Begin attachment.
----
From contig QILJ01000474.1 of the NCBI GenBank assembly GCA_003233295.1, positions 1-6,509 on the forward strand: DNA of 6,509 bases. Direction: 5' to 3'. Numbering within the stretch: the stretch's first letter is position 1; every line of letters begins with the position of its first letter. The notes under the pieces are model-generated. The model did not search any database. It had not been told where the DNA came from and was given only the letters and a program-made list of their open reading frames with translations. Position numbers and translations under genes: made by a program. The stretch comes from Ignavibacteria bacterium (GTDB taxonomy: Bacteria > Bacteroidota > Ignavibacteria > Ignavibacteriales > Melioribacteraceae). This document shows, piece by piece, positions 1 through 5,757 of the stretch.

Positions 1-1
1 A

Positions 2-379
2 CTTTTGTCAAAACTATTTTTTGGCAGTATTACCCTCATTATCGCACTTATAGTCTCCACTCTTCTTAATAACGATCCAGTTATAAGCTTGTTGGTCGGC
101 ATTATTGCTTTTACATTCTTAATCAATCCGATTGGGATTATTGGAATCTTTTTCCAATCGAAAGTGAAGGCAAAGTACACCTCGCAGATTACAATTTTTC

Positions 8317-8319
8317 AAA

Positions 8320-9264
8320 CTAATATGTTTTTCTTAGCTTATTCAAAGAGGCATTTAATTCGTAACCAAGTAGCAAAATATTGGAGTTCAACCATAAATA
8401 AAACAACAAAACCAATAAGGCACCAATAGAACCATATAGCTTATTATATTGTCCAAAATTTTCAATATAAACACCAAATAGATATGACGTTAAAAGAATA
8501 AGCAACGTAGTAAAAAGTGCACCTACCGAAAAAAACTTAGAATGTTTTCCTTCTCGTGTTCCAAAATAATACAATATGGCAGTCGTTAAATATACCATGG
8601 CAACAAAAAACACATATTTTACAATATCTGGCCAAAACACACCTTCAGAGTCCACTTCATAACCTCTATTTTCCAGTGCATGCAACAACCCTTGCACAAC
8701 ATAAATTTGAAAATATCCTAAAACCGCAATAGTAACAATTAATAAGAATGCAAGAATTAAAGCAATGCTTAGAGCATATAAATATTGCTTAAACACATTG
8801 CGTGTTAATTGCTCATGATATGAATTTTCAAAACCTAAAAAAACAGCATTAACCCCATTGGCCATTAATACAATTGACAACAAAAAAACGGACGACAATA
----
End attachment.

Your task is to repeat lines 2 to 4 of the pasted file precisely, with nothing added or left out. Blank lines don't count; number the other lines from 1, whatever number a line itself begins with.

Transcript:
Positions 1-1
1 A

Positions 2-379